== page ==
Hegemonic and counter-hegemonic interaction as a challenge to regional organizational actorness and coherent collective security cooperation: a case of Nigeria, France and ECOWAS
Dr Justin Morris J.C.Morris@hull.ac.uk
This thesis examines the challenges facing the Economic Community of West African States, ECOWAS, in manifesting actorness and in coordinating and owning West African sub-regional collective security. These issues are considered via a theoretical examination of the concepts of hegemony and counter-hegemony and an empirical assessment of their application to the West African context. The main hypothetical claim that the thesis seeks to test is that the hegemonic and counter-hegemonic interaction of Nigeria and France has undermined ECOWAS’ ability to coordinate and own sub- regional collective security.
In order to undertake this analysis, the thesis takes existing theoretical frameworks of hegemony/counter-hegemony and actorness and refines and applies these to the West African context. Specifically, its framework of hegemony/counter-hegemony is tested against Nigeria and France, the two leading state actors in West African security governance, whilst the actorness framework is tested against ECOWAS. Using a grounded theory and case study approach, the thesis draws on data collected using semi- structured in-depth interviews, documentary analysis, and secondary literature. The main argument is that ECOWAS has demonstrated growing actorness in and ownership of sub- regional collective security, but that in both of these regards it is hindered by the interaction of Nigeria’s sub-regional hegemony and France’s extra-regional counter- hegemony. With particular focus on institutional penetration as a hegemonic/counter- hegemonic criterion, the thesis further argues that Nigeria’s sub-regional hegemonic influence emanates from the ECOWAS, through Abuja’s smart power approach to sub- regional collective security. On the other hand, France’s counter-hegemonic influence in African security governance emanates mainly from the UN, which limits its recognition in the sub-region, hence, its ascription as an extra-regional counter-hegemon. The thesis finds that whilst Nigeria’s hegemony enhances ECOWAS actorness and ownership of sub-regional collective security, France’s counter-hegemony remains largely state-centric and has thus undermined ECOWAS’ collective security actorness and ownership. The thesis concludes that its main hypothetical claim is proven on the basis that France’s state- centric approach has not been compatible with ECOWAS’ collective security agenda which seeks international cooperation under the leadership of ECOWAS.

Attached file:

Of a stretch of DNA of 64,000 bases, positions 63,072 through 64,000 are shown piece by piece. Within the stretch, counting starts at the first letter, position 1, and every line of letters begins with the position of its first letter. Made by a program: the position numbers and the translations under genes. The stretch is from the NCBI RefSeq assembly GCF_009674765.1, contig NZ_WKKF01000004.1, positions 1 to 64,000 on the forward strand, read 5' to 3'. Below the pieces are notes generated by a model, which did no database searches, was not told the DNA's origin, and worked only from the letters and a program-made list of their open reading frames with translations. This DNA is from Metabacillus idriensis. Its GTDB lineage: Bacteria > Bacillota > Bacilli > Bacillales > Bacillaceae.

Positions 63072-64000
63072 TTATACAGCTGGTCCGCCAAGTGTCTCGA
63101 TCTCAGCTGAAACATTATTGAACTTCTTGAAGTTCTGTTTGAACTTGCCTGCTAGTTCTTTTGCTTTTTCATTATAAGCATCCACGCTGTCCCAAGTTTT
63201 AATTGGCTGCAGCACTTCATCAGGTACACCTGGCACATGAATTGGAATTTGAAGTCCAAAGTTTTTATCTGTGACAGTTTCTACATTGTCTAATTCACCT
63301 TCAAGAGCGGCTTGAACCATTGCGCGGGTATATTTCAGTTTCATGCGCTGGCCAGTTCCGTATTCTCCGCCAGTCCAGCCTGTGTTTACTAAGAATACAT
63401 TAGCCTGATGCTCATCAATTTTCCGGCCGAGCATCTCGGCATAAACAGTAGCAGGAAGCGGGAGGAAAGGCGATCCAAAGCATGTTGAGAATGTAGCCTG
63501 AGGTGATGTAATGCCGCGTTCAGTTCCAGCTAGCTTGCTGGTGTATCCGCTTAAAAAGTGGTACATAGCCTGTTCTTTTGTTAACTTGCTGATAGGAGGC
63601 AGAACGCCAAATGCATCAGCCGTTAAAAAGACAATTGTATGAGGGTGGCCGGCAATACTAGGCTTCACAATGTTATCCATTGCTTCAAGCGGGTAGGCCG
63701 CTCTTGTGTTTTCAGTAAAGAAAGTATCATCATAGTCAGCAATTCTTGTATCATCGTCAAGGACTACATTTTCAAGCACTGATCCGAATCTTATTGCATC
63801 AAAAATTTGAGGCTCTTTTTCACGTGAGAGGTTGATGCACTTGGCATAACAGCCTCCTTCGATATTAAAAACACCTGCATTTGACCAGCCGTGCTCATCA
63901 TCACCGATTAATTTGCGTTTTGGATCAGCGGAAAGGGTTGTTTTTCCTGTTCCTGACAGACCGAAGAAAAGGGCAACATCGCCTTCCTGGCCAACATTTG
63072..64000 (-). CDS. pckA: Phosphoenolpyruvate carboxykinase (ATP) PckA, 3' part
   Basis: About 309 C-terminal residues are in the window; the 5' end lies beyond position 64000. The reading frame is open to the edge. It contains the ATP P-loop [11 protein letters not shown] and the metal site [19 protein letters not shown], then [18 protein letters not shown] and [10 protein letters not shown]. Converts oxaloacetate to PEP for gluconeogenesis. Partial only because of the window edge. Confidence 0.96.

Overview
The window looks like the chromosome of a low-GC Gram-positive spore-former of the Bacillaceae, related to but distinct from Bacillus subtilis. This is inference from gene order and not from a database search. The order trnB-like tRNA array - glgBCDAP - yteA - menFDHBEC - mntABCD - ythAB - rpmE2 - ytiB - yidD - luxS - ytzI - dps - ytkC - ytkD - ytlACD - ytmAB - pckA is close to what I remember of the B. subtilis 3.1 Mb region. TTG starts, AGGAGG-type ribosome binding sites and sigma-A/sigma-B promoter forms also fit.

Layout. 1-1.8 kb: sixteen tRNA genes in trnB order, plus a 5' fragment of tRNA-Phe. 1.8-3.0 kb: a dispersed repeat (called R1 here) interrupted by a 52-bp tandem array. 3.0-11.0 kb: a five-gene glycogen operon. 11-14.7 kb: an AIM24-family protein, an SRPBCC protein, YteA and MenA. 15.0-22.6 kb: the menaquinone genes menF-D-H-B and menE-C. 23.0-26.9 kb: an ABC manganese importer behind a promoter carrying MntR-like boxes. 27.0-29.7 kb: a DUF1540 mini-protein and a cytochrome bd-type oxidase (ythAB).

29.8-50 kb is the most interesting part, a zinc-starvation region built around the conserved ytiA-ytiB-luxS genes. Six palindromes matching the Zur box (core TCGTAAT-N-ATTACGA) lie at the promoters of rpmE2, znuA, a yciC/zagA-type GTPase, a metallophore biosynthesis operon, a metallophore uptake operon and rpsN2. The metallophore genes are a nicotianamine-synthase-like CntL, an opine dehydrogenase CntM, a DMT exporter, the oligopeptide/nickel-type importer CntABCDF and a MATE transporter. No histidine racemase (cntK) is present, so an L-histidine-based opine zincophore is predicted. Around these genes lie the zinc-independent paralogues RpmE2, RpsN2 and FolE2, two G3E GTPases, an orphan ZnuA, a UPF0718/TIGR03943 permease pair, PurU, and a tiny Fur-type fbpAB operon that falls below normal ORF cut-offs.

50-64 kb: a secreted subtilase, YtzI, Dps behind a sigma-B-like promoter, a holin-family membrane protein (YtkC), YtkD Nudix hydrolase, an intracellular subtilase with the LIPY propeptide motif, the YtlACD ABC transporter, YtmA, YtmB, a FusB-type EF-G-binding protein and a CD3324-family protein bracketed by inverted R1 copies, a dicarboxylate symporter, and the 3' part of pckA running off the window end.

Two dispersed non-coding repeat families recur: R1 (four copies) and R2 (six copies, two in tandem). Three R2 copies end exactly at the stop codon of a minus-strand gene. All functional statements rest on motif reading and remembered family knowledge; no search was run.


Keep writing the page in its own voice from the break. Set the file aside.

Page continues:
Akolga, A. (2020). Hegemonic and counter-hegemonic interaction as a challenge to regional organizational actorness and coherent collective security cooperation: a case of Nigeria, France and ECOWAS. (Thesis). University of Hull. Retrieved from https://hull-repository.worktribe.com/output/4223024
|Publication Date||Sep 1, 2020|
|Deposit Date||Mar 26, 2021|
|Publicly Available Date||Feb 23, 2023|
|Additional Information||Department of Politics, The University of Hull|
© 2020 Akolga, Amobire. All rights reserved. No part of this publication may be reproduced without the written permission of the copyright holder.
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